Introduction to Solid State Physics

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Wiley, 1996 - Science - 673 pages
9 Reviews
New edition of the most widely-used textbook on solid state physics in the world. Describes how the excitations and imperfections of actual solids can be understood with simple models that have firmly established scope and power. The foundation of this book is based on experiment, application and theory. Several significant advances in the field have been added including high temperature superconductors, quasicrystals, nanostructures, superlattices, Bloch/Wannier levels, Zener tunneling, light-emitting diodes and new magnetic materials.

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Review: Introduction to Solid State Physics

User Review  - Drew Pearce - Goodreads

I feel this book suffered from over editing. I bought myself the very latest version of this and found a lot of the explanations confused and unenlightening. After having spoke to my supervisor he ... Read full review

Review: Introduction to Solid State Physics

User Review  - Scwoolf - Goodreads

Admittedly, this text can be a little sparse, but I was captivated by the subject matter and referenced it in subsequent school work / out of personal interest. Some people prefer Ashcroft & Mermin, which apparently includes more in the way of detailed explanations / derivations. Read full review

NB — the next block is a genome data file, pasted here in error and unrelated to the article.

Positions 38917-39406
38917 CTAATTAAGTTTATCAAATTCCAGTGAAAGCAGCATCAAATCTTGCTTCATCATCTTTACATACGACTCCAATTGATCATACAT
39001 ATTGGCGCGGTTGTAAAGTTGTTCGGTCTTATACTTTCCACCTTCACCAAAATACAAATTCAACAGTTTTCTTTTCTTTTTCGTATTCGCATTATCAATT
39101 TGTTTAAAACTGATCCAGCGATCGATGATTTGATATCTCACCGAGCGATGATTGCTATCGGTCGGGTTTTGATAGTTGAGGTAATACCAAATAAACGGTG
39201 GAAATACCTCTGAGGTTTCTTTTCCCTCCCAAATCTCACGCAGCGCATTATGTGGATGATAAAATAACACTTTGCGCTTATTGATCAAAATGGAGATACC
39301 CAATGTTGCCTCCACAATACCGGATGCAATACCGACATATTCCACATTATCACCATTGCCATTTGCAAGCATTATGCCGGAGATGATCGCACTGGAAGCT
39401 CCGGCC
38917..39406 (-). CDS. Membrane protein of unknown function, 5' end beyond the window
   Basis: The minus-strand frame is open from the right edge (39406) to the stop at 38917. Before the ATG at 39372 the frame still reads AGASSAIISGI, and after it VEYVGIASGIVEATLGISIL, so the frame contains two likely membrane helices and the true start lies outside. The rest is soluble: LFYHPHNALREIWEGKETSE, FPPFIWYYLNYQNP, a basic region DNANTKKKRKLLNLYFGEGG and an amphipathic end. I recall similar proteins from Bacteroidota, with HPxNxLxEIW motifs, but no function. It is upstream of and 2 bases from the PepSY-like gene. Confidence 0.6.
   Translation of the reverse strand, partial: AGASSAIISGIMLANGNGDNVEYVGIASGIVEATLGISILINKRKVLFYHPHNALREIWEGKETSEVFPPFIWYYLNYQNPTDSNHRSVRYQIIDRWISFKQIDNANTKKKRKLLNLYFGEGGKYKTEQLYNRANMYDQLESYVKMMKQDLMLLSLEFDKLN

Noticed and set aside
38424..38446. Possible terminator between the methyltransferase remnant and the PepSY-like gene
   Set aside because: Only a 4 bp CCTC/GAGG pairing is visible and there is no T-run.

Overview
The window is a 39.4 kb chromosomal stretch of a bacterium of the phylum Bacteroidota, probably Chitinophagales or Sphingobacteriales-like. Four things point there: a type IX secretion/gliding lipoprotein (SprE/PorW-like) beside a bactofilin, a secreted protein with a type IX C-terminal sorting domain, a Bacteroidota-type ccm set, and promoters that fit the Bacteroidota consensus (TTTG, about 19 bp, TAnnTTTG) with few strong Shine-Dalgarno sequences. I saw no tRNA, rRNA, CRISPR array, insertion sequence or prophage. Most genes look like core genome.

Contents

PERIODIC ARRAYS OF ATOMS
3
INDEX SYSTEM FOR CRYSTAL PLANES
12
NONIDEAL CRYSTAL STRUCTURES
21
Copyright

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About the author (1996)

Charles Kittel did his undergraduate work in physics at M.I.T and at the Cavendish Laboratory of Cambridge University. He received his Ph.D. from the University of Wisconsin. He worked in the solid state group at Bell Laboratories, along with Bardeen and Shockley, leaving to start the theoretical solid state physics group at Berkeley in 1951. His research has been largely in magnetism and in semiconductors. In magnetism he developed the theories of ferromagnetic and antiferromagnetic resonance and the theory of single ferromagnetic domains, and extended the Bloch theory of magnons. In semiconductor physics he participated in the first cyclotron and plasma resonance experiments and extended the results to the theory of impurity states and to electron-hole drops.

He has been awarded three Guggenheim fellowships, the Oliver Buckley Prize for Solid State Physics, and, for contributions to teaching, the Oersted Medal of the American Association of Physics Teachers, He is a member of the National Academy of Science and of the American Academy of Arts and Sciences.

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